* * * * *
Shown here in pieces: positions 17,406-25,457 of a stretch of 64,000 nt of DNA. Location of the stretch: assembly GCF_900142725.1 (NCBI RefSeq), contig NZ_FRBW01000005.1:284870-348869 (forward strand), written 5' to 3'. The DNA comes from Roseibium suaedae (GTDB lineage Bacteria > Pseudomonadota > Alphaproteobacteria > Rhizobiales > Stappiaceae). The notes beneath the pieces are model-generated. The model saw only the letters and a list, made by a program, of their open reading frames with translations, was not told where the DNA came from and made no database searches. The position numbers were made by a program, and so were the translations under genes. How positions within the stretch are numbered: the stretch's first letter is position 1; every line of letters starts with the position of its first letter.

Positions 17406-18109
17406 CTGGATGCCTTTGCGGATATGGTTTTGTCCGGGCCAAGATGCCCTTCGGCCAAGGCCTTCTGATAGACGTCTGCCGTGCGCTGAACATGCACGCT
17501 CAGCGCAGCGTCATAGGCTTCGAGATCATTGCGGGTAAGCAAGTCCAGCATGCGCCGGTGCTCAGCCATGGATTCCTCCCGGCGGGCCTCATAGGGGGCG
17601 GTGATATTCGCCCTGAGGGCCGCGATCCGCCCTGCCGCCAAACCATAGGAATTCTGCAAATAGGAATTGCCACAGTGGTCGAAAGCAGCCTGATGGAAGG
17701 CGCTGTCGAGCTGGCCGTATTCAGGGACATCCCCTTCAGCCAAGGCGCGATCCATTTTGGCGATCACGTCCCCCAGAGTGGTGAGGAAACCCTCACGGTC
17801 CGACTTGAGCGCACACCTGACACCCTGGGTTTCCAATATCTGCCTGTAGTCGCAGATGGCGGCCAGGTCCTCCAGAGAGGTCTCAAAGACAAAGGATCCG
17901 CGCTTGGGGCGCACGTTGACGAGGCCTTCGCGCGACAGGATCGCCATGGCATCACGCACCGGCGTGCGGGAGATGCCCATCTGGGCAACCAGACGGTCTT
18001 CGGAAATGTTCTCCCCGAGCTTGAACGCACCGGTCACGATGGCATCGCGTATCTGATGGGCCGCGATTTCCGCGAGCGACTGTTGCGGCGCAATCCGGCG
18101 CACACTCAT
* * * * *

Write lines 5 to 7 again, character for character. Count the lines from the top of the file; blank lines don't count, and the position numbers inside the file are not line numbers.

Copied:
17601 GTGATATTCGCCCTGAGGGCCGCGATCCGCCCTGCCGCCAAACCATAGGAATTCTGCAAATAGGAATTGCCACAGTGGTCGAAAGCAGCCTGATGGAAGG
17701 CGCTGTCGAGCTGGCCGTATTCAGGGACATCCCCTTCAGCCAAGGCGCGATCCATTTTGGCGATCACGTCCCCCAGAGTGGTGAGGAAACCCTCACGGTC
17801 CGACTTGAGCGCACACCTGACACCCTGGGTTTCCAATATCTGCCTGTAGTCGCAGATGGCGGCCAGGTCCTCCAGAGAGGTCTCAAAGACAAAGGATCCG